"the alternative vote (AV), now more frequently called the instant-runoff vote (IRV)"


"Douglas W. Rae (1967: 108) does make this comparison in his well known systematic analysis of electoral systems, and he concludes that 'the Australian system behaves in all its particulars, including its degree of disproportionality, as if it were a singlemember district plurality [FPTP] formula.'"
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AREssays [website] -- Effect of Australia’s Two Party System on Liberal Democracy

In the past the two-party system has proved to be extraordinarily robust. The Australian major parties are required to be more pluralistic (Winner takes all) than any other democracy as a consequence of being such a stable bipolar system. Minor parties find it very difficult to gain a foothold in the lower house due to the combination of preferential voting and single-member electorates. The preferential system means minor parties vacuum up discontented voters to deliver back to one of the major parties.
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Australian Electoral System [website] -- Advantages and Disadvantages of the Voting Systems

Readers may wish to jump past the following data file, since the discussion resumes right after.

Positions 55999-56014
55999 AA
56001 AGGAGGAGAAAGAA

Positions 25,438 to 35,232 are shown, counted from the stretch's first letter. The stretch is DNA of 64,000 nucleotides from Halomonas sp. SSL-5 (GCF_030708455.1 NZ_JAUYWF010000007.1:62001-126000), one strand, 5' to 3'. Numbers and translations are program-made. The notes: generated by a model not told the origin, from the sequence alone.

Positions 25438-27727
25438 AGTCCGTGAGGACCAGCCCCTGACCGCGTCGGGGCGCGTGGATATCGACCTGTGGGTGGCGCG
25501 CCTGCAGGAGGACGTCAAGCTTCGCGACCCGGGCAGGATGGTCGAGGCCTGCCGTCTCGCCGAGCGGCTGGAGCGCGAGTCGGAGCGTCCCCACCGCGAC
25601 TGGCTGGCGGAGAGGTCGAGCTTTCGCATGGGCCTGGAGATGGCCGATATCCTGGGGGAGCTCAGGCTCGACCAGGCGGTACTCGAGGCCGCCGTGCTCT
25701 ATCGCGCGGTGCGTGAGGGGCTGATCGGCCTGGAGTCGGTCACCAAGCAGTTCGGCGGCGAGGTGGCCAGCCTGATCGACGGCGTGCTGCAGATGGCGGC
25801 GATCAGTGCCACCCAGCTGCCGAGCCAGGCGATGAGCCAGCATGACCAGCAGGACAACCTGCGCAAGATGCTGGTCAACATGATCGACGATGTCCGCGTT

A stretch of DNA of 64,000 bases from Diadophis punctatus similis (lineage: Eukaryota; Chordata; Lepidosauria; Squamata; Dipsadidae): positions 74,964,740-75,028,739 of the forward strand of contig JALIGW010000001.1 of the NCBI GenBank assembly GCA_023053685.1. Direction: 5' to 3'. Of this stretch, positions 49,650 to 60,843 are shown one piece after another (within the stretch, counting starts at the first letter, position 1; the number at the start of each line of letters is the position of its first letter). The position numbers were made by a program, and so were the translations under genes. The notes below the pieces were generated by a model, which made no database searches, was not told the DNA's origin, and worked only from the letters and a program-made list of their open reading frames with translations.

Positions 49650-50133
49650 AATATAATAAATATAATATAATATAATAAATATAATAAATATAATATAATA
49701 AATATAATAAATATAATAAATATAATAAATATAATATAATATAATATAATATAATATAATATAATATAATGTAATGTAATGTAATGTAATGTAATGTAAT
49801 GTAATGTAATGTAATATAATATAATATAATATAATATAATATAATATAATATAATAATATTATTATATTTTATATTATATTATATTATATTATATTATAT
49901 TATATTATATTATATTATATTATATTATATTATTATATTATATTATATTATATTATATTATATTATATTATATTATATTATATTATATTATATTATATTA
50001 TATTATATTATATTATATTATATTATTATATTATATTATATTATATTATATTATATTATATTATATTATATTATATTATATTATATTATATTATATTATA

'Due to the process of elimination that occurs in preferential voting ['RCV'/'IRV'], we are left with a 2-party system, which, in Australia, are traditionally Liberal and Labor. Due to this, stability is ensured within the House of Representatives, as we can be certain that it will be one of those two popular parties. These parties are not very different when it comes down to it, as both are rather central parties (although Liberal is a little more right-wing), which means that the system is not changed too much within the three year term that a party forms the government. This ensures much more stability than other systems, such as in proportional voting where the quota is much lower, meaning smaller parties may form government.
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Just imagine how wonderful it will be to have this here!
by Retired Union Worker
Tuesday Jul 9th, 2019 7:28 PM
As the Wobblies said many decades ago "If voting could change anything fundamental they would have made it illegal" To make fundamental changes in the U.S. and any imperialist country we need a social revolution that ends capitalism and embraces a socialist future. The age of reform is over! We have to make a new and better world and voting won't secure that for us and the coming generations.